Tim, from Arcadia, California writes:
I don't often see in the news evidence of seizures of drugs and things of that sort. I read the Los Angeles Times and the Pasadena Star-News, and I find that there does not appear to be vigorous enforcement of drug laws. Is there more going on than can be reported in the news? Are there "bigger fish to fry" in the war against drugs? I believe it would be helpful if you addressed this issue to put minds who are concerned about such things at ease.

John Walters
If you remember the media of the 1980’s, you’ll recall that drug stories were a daily occurrence on the front page of the newspaper. All Americans, from First Lady Nancy Reagan down to individual members of communities across the country were bringing much-needed media focus on the nationwide drug problem. All Americans, especially those with children, were concerned about drugs, and the media was feeding their appetite for stories on the subject. Despite the fact that parents are still greatly concerned about the danger of drugs in their children’s lives, the media will tend to focus on new threats and spend little time telling us about the threats that are getting smaller. That does not mean, however, that we are doing less as a government. In fact, it’s quite the opposite--we have had more progress, despite less coverage on page one. This year alone, the Coast Guard has seized more than 370,000 pounds of cocaine seeking to make its way to the United States. As I mentioned, we are in the midst of a cocaine shortage in the U.S., and it is work like this being done by our Coast Guard that’s causing it. Another example: On September 16th, federal authorities arrested 175 individuals that were part of, or involved with one of Mexico’s largest drug trafficking cartels. The lack of drug stories in the press belies the fact that we are working harder than ever to take drugs off the street.

Bill, from Atlanta writes:
Why, when mentioning the claim that marijuana treatment is the fastest growing area of substance abuse treatment in the US, do you neglect to mention that most "treatment" is mandated for simple users, not abusers, by the courts and criminal justice system? Isn't this a drain upon resources that could be better used to assist those unfortunate enough to have actual addictions to the more dangerous drugs like methamphetamine and heroin?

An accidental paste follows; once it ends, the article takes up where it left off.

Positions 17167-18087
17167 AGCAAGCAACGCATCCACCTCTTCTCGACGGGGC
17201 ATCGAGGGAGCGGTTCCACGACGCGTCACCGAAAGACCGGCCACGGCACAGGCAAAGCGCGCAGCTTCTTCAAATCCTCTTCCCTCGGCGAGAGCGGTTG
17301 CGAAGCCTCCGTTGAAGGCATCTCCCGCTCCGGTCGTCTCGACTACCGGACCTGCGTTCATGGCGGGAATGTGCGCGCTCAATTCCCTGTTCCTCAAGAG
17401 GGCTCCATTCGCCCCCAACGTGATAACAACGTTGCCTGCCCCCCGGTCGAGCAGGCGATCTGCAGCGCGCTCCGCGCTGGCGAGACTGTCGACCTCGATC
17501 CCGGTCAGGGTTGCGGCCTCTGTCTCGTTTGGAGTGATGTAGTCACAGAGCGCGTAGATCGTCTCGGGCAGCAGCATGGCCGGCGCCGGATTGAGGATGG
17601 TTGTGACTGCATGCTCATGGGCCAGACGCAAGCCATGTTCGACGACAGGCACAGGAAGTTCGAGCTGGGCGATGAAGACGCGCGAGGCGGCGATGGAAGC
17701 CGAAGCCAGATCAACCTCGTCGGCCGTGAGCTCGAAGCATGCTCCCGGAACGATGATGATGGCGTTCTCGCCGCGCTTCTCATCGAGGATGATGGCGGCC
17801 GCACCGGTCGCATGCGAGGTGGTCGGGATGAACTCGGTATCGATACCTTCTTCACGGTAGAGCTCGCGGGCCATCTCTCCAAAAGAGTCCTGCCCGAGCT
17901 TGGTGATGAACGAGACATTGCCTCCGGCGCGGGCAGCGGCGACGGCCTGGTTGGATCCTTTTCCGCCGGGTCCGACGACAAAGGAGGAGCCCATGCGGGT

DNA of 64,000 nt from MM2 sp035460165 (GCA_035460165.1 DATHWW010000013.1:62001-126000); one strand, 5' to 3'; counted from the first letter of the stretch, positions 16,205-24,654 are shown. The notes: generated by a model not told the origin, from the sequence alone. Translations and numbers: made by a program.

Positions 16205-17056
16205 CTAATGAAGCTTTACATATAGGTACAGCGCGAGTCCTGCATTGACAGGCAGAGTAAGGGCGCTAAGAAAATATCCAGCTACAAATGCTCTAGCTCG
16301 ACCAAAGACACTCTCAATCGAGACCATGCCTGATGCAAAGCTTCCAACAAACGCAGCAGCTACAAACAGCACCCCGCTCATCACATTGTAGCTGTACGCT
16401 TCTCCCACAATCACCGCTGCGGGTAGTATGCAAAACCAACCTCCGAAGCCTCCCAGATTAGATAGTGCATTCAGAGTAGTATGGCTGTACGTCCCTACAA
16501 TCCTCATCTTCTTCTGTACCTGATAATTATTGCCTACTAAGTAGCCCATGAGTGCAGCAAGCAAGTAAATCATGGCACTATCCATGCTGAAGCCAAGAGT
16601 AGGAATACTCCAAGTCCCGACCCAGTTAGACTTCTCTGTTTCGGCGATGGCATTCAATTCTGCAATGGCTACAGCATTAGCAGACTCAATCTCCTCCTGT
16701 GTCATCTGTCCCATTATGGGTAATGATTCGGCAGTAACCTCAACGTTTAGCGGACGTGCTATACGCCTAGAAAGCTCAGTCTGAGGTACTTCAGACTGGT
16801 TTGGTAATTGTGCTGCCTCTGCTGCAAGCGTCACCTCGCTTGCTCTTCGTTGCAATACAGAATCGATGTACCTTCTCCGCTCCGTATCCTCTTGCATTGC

John Walters
Bill, thanks for that question. According to criteria devloped by the American Psychiatric Association in their DSM-IV manual, the consumption of marijuana can lead to abuse of and dependence on that drug, triggering problems with work, interpersonal relationships. This is the judgment of respected mental health practitioners, not law enforcement professionals. National surveys of drug using behavior, applying these same DSM-IV criteria, confirm that for millions of Americans, their marijuana consumption has reached a level requiring treatment. These individuals need our help. Remember two things: first, those sent to treatment by the criminal justice system are evaluated and found to need treatment, and second, their lives are already sufficiently out of control to get them into the criminal justice system. Moreover, the rate of referral to treatment by the criminal justice system for marijuana abuse and dependency is very similar to the rate of referal for methaphetamine and alcohol. Finally, referral to treatment is good news and precisely what we are trying to do to break the cycle of addiction and self-destruction. The best posible outcome for all these individual is to be directed to help whether by a family member, a friend, or the criminal justice system.

John Walters
This Administration has made great progress against teen drug use, but these gains are very fragile. We need to keep educating each rising generation of teens on the harms of drug use and addiction. Thanks for your questions, and for all the efforts you undertake to make this serious problem smaller.

Return to this article at:

Click to print this document